I am what would be called a veteran search engine optimizer. I have many years of experience speaking at various SEO events (conferences, webinars, training, etc.). I often get involved in controversial discussions regarding SEO on various social media sites.
I’ve also had my share of bullying.
However, I also learned a lot from other SEO veterans. They have been an outstanding role model for people in our industry.
In this article, I want to share what I learned from participating in several SEO events and my experience on social media platforms. This is what I learned about dealing with unprofessional treatment.
1. Hear multiple perspectives on any topic of SEO or Search Engine Marketing
I know this may seem counterintuitive. If you are in a real-time situation, it is perfectly normal to have an initial defensive reaction.
Bypass this reaction. If you listen, you are likely to learn things you hadn’t thought about or encountered. Listening to and reading about different approaches to SEO can make you more effective at SEO.
I learned this from Danny Sullivan, who is now the Google Search Public Contact. Whenever he held a session at one of his conferences, he always had a team of experts with diverse opinions.
At first, I thought Sullivan was crazy. However, once I realized he was showing his journalistic side by doing extensive research, my view changed as well.
At first I wasn’t the best at keeping my opinions to myself. Indeed, Sullivan remarked to me, in private, that I would shake my head when I sometimes disagreed with one of my fellow panelists. I didn’t consciously realize I was doing this. However, it allowed me to stop myself in order to pay attention to what the other speakers were talking about.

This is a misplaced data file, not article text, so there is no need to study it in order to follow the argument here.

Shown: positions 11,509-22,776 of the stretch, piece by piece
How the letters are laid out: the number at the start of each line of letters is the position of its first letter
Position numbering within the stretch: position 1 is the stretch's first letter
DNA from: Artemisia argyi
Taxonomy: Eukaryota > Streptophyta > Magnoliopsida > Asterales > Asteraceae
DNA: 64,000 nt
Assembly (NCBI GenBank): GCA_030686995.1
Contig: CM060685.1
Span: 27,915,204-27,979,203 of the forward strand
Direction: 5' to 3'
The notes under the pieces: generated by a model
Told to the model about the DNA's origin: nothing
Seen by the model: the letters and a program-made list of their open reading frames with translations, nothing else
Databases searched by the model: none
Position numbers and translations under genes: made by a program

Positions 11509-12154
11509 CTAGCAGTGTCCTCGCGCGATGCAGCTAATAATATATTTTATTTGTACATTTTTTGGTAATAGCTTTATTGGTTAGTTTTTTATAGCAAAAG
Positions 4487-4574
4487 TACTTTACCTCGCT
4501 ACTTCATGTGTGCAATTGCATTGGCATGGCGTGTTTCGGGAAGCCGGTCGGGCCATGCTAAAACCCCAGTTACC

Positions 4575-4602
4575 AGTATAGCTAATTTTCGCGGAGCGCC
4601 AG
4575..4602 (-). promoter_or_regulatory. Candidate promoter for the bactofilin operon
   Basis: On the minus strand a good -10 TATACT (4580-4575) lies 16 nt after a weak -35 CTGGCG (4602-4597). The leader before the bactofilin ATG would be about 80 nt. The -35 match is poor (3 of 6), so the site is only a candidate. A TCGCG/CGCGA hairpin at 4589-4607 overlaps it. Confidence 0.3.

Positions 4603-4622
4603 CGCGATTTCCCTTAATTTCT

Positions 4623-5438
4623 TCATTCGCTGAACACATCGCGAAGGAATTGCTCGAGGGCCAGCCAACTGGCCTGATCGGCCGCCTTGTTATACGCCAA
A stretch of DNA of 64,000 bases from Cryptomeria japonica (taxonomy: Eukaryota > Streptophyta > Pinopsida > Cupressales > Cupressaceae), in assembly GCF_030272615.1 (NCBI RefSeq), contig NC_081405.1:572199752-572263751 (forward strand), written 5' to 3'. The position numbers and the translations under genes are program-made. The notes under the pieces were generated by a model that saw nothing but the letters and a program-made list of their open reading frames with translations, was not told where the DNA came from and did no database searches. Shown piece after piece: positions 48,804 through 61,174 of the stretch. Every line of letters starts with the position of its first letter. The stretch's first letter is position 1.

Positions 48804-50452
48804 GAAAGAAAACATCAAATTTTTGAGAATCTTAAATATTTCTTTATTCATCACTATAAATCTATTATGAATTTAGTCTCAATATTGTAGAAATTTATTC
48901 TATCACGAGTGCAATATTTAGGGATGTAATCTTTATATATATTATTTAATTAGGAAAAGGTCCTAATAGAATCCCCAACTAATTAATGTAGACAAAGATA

I didn’t necessarily have to agree with other people’s views. Nor are you. However, listen to other people’s points of view. Try to understand each point of view. It will help you become better at SEO.
2. Be polite when taking notes
If you’re at a real-time event or it’s being recorded, learn how to mute your keyboard, even if you have a quiet keyboard. The audio will distract the audience from the speaker’s content, especially if multiple attendees are writing at the same time. Mouse clicks can also be a distraction.
This advice may seem obvious given your high school, college, and university settings. However, at professional events, the goal is to listen to the speaker, not to distract him.
I learned this tip from former Search Engine Editor Michelle Robbins. I once took notes on my tablet when I was on boards. It looked unprofessional even though I was just taking notes. Using my tablet gave the impression that I’m ignoring the other panelist, not paying attention even though the opposite is true.
As of this writing, the COVID-19 pandemic has had limited in-person events. However, do your best to be civil and gentle when taking notes once we’re back to personal events.
3. Show courtesy when seeking clarification and appealing an opinion
No one has quite the same frame of reference as another person. For example, my SEO framework of reference presents it as a form of communication between content providers, searchers, and search engines. I think SEO is optimal for people who use search engines. People first, technology second.
In my previous definitions of SEO in my books, I used different definitions. These definitions emphasized the marketing aspect of SEO more than the communication aspect. So my frame of reference has evolved. In fact, I was once annoyed with the US Congress for not having the basic knowledge about web search.
This does not mean that others have the same definition of SEO that I have. It also does not mean that my style of SEO is the same as my other style. For example, I have never spammed search engines. I also won’t. I feel like it bites the proverbial hand that feeds it.
It’s okay to challenge SEO opinion. Our world would be very boring if we all agreed with each other. I learn more from difficult opinions than from blind acceptance of everything I read and hear.
What do I really mean? Don’t call people unfair. Don’t be rude or condescending. Avoid stereotypes. When I hear insults or personal attacks, it means that my view is likely to be correct because the hostility does not challenge my research. He or she resorts to personal attacks.